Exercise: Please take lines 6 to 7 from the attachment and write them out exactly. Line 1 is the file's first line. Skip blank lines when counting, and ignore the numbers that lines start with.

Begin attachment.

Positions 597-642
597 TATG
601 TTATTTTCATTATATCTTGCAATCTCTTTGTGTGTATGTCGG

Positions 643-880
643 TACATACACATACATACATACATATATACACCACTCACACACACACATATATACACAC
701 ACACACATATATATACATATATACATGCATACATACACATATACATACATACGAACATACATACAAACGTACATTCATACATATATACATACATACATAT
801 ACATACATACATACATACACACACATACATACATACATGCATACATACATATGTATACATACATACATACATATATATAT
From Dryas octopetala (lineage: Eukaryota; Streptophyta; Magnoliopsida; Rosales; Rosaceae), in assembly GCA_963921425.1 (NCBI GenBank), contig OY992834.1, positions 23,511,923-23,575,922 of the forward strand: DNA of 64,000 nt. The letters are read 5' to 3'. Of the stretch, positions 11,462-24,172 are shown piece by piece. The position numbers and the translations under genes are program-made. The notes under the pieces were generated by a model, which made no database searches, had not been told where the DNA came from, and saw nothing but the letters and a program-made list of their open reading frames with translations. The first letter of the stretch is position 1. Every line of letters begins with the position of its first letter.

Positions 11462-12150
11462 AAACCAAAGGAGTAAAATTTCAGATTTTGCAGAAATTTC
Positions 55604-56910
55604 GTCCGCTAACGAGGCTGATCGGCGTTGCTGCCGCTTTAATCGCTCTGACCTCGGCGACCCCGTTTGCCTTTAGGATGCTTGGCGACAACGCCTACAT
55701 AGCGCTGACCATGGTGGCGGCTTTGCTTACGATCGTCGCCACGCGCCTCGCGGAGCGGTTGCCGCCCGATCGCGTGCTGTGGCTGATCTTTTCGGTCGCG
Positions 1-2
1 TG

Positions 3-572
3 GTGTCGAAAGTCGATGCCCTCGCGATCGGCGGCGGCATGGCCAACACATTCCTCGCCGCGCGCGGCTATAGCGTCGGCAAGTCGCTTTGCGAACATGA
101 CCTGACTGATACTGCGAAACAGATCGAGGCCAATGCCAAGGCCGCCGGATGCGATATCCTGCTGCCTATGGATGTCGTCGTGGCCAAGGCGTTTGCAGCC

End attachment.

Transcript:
701 ACACACATATATATACATATATACATGCATACATACACATATACATACATACGAACATACATACAAACGTACATTCATACATATATACATACATACATAT
801 ACATACATACATACATACACACACATACATACATACATGCATACATACATATGTATACATACATACATACATATATATAT